Yevgeniy Timoshenko on his WCOOP Main Event triumph, his other big wins and the life of a young poker superstar!

PokerPlayer exclusive interview with WCOOP Main Event champion Yevgeniy Timoshenko

At the age of just 21 Yevgeniy ‘Jovial Gent’ Timoshenko already has over $3.2m in live tournament winnings and almost as much from online tourneys. He has been as succesful as any player in 2009, winning the Pokerstars WCOOP Main Event and the WPT World Championship in in the same year. PokerPlayer sat down with the Seattle-based Ukrainian to find out how he got so good and whether he is the world’s best tournament player right now… 

Is your background predominantly online?

Yes, I honed my skills and built my bankroll online. I have since branched out to live play, but I still prefer and feel most comfortable playing online.

How many years have you been playing and what do you think the main reasons are that you’ve achieved so much while only being 21?

I have been playing 6 years. I’ve achieved as much success as I have through hard work. I spent a lot of time studying and playing the game.

Do you think your young age helps you on the table in that you may be more fearless and reckless than more veteran players?

Yes, I think my youth is an advantage in poker. When you’re young, you’re a lot more risk tolerant. You’re also in your prime in terms of learning ability and memory.

Have you always been a tournament player rather than cash games? If so, what is it about tournaments that you really enjoy?

I have played everything in my career. I enjoy tournaments the most because I really like the competition and the thrill of winning a tournament is a lot more satisfying than winning big in a cash game to me.

Before your huge wins in 2009 what were the biggest moments of your poker career?

Winning the Pokerstars Sunday Million in 2006 for $250k and winning the APT Macau Main Event for 500k.

Was there ever a specfic point where you ‘got’ the game and knew that you could be one of the best in the world?

I think I’ve understood the game on a high level since 2006 and always knew I could be one of the best. In fact, my edge in tournaments was probably biggest in 2006 when tournaments were a lot softer and when there were many more new players playing than there are now.

Do you now consider yourself to be the world’s best tournament player?

I don’t know if I’m the world’s best tournament player, but I have considered myself one of the best tournament players for quite some time now.

Are you more comfortable online or live? Which is your strongest game?

I am more comfortable online. I think I miss more information live than I do online.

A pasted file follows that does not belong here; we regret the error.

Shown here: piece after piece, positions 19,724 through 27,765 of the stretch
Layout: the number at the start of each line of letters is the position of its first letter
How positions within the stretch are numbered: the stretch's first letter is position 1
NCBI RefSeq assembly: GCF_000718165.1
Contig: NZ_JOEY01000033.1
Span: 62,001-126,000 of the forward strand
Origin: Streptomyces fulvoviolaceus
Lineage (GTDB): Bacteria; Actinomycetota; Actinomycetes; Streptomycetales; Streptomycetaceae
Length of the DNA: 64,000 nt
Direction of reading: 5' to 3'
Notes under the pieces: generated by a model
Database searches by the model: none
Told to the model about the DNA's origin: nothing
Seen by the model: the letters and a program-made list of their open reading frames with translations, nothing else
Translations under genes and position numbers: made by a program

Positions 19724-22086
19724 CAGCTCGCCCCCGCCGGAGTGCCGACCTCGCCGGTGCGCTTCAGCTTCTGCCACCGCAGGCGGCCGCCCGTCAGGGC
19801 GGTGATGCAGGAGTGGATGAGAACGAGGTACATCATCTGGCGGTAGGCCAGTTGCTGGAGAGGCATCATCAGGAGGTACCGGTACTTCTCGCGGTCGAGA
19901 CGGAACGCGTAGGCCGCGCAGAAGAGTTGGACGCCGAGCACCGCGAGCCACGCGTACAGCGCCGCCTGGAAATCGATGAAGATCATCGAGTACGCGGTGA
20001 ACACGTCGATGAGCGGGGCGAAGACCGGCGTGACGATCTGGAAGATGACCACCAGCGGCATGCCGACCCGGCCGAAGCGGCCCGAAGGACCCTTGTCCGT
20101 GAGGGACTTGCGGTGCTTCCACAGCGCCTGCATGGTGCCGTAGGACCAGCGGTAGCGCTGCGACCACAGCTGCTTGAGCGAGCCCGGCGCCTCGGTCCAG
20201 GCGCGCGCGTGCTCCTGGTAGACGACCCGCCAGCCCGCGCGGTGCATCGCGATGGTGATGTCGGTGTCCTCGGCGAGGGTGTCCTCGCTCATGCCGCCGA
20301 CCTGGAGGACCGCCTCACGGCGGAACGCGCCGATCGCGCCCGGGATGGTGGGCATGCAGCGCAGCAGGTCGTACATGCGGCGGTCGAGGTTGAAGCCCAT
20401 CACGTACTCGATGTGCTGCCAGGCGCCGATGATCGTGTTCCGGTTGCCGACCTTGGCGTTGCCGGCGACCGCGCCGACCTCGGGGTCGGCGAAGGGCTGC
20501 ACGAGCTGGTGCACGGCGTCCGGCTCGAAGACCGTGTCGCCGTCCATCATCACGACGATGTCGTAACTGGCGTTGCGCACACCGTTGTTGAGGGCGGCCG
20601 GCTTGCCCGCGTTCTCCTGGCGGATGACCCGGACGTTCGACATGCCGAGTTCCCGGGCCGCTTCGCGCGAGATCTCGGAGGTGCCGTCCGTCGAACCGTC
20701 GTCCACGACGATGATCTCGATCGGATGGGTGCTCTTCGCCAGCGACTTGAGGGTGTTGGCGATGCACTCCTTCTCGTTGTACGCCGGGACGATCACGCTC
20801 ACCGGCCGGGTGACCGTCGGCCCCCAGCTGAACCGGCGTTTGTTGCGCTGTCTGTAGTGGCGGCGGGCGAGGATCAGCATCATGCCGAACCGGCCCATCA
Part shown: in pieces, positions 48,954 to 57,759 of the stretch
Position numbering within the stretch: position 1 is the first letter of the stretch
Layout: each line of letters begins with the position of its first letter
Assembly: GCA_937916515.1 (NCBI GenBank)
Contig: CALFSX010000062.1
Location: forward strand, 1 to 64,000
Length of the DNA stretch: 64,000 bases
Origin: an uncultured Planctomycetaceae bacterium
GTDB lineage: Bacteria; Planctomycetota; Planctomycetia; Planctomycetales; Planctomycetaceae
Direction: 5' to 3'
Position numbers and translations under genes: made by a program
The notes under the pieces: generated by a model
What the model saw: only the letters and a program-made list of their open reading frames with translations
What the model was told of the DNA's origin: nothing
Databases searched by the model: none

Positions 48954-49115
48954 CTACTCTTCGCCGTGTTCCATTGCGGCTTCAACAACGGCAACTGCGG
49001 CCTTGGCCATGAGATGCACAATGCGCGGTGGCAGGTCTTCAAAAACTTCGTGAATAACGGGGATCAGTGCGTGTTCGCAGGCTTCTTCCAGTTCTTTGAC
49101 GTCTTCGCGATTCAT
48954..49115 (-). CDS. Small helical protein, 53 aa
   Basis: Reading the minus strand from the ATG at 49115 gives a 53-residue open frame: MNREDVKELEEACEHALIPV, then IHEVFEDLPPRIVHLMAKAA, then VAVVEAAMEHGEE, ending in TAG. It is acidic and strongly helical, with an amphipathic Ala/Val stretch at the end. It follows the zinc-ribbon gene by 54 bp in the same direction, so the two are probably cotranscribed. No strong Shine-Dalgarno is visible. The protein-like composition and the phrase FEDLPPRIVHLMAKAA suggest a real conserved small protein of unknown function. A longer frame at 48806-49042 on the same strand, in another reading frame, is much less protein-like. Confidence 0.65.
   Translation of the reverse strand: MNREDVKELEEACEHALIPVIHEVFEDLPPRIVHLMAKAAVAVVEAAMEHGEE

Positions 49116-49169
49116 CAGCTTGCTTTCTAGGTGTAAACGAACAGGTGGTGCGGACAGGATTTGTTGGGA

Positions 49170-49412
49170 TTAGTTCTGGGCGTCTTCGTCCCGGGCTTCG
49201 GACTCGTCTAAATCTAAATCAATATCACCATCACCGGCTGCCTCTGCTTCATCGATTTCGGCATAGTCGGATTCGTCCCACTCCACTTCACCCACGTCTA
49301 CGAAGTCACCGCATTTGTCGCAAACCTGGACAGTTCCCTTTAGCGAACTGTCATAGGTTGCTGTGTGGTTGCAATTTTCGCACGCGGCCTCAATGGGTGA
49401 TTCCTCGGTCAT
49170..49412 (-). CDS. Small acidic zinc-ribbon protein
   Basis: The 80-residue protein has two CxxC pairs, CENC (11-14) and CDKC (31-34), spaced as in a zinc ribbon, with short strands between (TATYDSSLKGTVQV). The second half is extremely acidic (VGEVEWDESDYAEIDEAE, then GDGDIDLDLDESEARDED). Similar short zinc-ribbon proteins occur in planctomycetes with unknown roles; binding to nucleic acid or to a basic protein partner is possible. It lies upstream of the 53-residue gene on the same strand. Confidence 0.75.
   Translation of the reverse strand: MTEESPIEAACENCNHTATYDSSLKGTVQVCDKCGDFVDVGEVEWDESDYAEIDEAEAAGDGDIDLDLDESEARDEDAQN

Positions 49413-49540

Do you see there as being a big difference in the quality of your competition.

Sometimes. For the most part though, I think big buy-in live tournaments are typically tougher than online tournaments.

Winning the $25K WPT and now the WCOOP ME indicates that you play very well against high-quality opponents. What is it about your game that suits this?

I have a very balanced game and I play just as well against weak players as I do against strong players. Some tournament players are only good at playing against weak players – I feel comfortable playing pots against
anyone in tournaments.

Do you prefer tournaments with stronger, thinking playes rather than weak players?

I definitely prefer playing tournaments with weaker players/ Weaker players make a lot more mistakes than strong players.

Which victory meant more to you; the WPT win or WCOOP win?

They’re both very special to me. I can’t say one means more to me than the other.

What’s the story about you winning a tourney on Full Tilt at the same time as you were playing the WCOOP ME?

A couple hours into Day 2 of the WCOOP ME, I had a healthy stack so I decided to play the FTP 1K since playing one extra table would help me stay focused. After I won the WCOOP ME, I was still in the FTP 1K and ended up winning that one as well.

What were the main tactics that you employed through the later stages of
the WCOOP? How important is using position and 3-betting preflop to your

Position is important in all forms of poker. Three-betting is a very strong play in tournaments, but it can be detrimental to your tournament success if you don’t know when and who to three-bet against.

Were you wary of any players on the WCOOP final table? How much respect do you have for djk123’s game?

Yes, there were some strong players at the final table that I was wary of. I have a lot of respect for djk123’s game and I definitely wasn’t happy that he had immediate position on me at the final table.

What goals do you have in the future? Do you want to become a key player in the $500/$1000 cash games for example or will you be happy concentrating on tournaments?

Playing the nosebleed games isn’t a matter of bankroll for me, it’s more a matter of game selection. I think the nosebleed games have been very tough lately so I have been staying away. I’d rather not have to deal with the stress of the huge swings. I was playing a lot of nosebleeds in late 2008 when the games were softer.

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